Today, Gettleman readily admits that none of those observations is particularly original. “I think a lot of people who get to sub-Saharan Africa make those observations. But I was at the perfect age to be hit by these impressions because I was old enough to think about it and let it come into me and absorb it, but I was still young enough to be like a clean slate. That trip made a big impact on me, and from then on I was pretty sure that this was a part of the world that I wanted to be a big part of my life.”

But his newfound passion was inconvenient. He knew where he wanted to live, but he had no idea about how to achieve that dream. When he returned to the United States, Gettleman studied Swahili with a Tanzanian professor at Cornell University’s Africana Study Center. Four years later he found his way back to East Africa, this time living in an Ethiopian slum as a volunteer aid worker with Save the Children. It was a confusing time for Gettleman. He found few peers in Addis Ababa, he missed his girlfriend (his future wife), and he felt disconnected from his surroundings. Aid work would not be the doorway into his African future, at least in the usual sense.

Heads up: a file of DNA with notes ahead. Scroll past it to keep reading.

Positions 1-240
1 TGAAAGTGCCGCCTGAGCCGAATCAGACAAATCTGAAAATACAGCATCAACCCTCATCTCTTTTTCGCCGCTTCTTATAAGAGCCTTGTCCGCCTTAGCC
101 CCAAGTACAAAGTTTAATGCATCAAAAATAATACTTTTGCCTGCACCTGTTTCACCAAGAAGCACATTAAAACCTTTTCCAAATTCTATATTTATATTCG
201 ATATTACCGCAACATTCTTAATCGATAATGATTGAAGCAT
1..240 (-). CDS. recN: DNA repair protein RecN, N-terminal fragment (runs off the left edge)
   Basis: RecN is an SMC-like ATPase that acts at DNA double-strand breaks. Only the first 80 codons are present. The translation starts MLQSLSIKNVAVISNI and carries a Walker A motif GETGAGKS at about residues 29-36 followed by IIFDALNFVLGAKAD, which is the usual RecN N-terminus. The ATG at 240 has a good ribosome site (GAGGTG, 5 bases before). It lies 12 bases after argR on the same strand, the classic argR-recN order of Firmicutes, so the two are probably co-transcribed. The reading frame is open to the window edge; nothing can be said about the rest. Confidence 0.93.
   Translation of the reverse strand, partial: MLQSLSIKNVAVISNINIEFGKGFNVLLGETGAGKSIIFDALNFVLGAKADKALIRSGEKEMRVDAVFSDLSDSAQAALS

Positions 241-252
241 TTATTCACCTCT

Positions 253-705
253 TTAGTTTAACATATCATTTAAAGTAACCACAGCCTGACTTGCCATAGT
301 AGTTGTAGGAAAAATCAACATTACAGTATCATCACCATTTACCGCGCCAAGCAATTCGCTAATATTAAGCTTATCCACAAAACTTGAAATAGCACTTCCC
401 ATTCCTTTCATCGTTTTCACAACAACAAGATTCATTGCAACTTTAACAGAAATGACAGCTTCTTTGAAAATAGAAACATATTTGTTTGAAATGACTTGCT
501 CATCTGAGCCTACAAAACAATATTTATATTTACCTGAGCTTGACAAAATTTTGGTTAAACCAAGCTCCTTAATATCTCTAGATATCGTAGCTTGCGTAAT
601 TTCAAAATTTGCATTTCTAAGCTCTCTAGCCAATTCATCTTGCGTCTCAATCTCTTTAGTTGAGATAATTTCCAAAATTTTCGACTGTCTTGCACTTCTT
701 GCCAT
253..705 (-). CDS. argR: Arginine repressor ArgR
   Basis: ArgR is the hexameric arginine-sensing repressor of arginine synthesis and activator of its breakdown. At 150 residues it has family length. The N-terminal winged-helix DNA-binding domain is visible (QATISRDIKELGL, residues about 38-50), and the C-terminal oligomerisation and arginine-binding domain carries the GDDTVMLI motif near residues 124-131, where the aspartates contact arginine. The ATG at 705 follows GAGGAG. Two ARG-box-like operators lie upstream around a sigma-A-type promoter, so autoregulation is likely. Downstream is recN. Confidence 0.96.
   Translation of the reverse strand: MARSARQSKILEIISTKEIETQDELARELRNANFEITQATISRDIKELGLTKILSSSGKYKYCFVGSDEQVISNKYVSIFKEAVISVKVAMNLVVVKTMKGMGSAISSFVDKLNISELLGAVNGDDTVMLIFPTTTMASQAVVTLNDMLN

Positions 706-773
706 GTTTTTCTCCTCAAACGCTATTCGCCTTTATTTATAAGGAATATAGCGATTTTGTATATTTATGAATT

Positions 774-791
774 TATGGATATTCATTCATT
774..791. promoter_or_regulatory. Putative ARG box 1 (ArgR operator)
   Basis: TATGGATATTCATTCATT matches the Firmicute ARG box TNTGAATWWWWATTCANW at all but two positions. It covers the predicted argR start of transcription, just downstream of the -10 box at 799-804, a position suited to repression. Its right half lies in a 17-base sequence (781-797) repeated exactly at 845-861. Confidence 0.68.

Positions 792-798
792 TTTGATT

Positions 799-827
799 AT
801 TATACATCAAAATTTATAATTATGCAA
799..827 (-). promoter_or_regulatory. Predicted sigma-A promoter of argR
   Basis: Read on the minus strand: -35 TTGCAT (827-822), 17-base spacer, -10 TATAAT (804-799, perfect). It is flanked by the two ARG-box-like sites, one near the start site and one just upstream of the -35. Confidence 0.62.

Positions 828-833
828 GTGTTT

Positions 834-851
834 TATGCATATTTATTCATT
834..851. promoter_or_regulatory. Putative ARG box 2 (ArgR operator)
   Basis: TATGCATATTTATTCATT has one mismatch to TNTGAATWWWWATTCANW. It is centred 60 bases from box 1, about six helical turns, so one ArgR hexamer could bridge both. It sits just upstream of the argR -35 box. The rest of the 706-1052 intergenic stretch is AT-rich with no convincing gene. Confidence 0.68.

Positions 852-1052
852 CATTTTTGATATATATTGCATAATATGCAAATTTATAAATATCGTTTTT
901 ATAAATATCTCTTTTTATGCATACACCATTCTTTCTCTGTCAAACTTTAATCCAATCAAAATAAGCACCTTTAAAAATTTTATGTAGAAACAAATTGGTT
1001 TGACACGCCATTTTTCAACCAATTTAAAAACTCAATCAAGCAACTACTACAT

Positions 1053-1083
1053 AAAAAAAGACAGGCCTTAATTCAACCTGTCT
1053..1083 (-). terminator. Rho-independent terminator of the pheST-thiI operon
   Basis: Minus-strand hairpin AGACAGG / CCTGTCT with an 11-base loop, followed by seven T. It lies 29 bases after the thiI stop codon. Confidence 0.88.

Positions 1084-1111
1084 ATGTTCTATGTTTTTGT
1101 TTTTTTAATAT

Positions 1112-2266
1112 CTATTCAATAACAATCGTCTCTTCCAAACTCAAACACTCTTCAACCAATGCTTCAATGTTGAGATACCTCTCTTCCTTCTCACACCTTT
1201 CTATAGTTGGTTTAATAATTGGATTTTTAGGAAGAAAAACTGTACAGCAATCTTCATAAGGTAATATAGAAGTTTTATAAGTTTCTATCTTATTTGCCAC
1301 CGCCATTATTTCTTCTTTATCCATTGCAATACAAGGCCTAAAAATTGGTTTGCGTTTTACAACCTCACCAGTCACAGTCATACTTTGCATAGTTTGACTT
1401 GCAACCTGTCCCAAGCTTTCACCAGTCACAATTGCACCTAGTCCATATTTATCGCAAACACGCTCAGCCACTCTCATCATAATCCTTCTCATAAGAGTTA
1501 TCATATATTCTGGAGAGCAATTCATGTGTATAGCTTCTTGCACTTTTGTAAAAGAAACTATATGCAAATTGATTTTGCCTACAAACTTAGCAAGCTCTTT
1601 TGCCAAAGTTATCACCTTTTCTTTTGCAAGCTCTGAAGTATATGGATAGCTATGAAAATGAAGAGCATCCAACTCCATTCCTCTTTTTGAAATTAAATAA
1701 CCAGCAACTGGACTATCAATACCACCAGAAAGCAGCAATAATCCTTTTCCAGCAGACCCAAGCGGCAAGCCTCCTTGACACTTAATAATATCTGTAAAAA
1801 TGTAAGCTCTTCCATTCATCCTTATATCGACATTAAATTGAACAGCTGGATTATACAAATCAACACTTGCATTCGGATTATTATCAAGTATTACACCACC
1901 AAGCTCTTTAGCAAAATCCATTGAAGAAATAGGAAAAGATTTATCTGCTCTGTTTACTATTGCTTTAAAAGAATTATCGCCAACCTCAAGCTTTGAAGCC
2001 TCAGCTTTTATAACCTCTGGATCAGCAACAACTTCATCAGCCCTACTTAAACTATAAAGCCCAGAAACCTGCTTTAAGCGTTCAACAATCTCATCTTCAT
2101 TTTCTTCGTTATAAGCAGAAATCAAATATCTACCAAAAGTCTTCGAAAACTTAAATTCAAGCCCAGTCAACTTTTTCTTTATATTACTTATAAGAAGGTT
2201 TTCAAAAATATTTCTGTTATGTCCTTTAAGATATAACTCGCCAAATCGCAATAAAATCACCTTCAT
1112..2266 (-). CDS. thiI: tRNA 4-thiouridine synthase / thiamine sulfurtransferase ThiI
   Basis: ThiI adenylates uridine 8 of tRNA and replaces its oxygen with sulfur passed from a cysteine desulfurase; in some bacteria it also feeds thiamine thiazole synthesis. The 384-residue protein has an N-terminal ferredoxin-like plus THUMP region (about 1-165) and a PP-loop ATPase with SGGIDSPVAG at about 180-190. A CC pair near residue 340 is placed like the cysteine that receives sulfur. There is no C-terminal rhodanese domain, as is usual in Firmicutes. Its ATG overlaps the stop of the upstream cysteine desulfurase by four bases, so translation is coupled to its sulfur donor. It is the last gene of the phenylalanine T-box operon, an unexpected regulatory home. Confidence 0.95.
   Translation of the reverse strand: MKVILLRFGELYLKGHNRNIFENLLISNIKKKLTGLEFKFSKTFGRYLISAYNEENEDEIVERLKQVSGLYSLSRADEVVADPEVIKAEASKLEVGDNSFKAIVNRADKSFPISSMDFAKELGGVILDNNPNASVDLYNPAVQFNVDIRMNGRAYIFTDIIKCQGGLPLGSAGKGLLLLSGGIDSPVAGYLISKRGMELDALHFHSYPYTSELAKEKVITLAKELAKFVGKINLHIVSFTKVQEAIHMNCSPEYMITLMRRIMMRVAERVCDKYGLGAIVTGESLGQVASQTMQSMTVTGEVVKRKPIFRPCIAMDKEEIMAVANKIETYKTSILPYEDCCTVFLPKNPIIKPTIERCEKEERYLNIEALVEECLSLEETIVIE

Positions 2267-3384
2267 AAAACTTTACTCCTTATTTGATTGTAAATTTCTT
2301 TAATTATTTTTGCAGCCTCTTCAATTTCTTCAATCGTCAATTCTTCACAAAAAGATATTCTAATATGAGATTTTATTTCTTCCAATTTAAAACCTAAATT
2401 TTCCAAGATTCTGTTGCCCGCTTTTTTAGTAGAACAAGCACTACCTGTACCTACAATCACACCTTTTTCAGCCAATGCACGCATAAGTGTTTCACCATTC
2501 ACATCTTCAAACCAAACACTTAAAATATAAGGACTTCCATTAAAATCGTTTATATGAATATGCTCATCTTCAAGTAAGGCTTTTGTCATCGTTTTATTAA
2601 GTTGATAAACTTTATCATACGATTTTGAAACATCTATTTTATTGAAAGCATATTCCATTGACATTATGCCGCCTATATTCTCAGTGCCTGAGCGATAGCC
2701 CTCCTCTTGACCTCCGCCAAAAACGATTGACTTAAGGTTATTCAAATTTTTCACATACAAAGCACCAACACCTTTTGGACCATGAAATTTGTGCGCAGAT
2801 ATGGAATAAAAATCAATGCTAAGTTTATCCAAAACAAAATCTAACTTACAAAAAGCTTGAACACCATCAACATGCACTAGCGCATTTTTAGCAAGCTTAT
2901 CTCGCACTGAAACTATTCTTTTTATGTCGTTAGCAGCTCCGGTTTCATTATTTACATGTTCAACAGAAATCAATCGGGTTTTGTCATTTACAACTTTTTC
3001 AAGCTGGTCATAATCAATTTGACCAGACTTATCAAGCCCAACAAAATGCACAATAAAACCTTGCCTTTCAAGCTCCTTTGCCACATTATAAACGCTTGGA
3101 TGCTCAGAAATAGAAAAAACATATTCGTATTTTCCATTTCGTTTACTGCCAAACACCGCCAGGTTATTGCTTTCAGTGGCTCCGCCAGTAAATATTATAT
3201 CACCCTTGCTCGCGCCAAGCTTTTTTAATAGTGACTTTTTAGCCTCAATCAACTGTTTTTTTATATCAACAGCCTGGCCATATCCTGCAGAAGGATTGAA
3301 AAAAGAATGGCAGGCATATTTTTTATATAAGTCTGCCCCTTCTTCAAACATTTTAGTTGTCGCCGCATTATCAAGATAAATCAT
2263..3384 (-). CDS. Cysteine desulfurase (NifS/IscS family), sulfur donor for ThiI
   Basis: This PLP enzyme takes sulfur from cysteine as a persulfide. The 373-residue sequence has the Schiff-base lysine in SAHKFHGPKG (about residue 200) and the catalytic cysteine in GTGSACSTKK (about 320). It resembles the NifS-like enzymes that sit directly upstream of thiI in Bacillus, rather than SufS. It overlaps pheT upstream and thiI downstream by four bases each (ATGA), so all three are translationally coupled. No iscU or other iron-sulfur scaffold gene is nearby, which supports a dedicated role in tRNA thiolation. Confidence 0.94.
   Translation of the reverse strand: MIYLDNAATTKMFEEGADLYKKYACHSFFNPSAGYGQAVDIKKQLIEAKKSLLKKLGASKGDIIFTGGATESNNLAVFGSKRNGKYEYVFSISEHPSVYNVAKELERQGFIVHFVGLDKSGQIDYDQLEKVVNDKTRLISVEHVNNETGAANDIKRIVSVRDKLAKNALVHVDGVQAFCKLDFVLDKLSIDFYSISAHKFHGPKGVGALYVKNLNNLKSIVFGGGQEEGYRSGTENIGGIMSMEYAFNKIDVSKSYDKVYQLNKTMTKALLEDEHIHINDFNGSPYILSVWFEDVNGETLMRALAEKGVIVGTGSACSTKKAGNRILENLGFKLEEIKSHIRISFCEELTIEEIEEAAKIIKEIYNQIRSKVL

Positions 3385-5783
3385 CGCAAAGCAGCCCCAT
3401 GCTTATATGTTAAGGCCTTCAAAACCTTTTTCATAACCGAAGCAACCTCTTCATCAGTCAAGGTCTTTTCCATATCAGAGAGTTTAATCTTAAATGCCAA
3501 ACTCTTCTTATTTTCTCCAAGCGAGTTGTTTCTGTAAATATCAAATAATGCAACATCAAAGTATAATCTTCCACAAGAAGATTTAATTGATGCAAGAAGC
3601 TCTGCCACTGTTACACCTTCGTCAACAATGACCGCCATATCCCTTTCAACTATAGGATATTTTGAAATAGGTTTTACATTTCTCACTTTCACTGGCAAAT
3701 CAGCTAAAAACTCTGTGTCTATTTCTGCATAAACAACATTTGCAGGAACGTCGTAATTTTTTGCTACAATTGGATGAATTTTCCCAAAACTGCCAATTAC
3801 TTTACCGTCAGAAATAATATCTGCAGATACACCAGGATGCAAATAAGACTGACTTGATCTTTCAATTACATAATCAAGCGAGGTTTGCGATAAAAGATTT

“I believe deeply in helping other people and sharing what we have with others, which is basically the premise of the aid industry, but I just didn’t feel that engaged in the work,” he said.

“Part of my job was trying to present this part of the world as a place we should care about. For moral reasons. For business reasons.For strategic reasons.”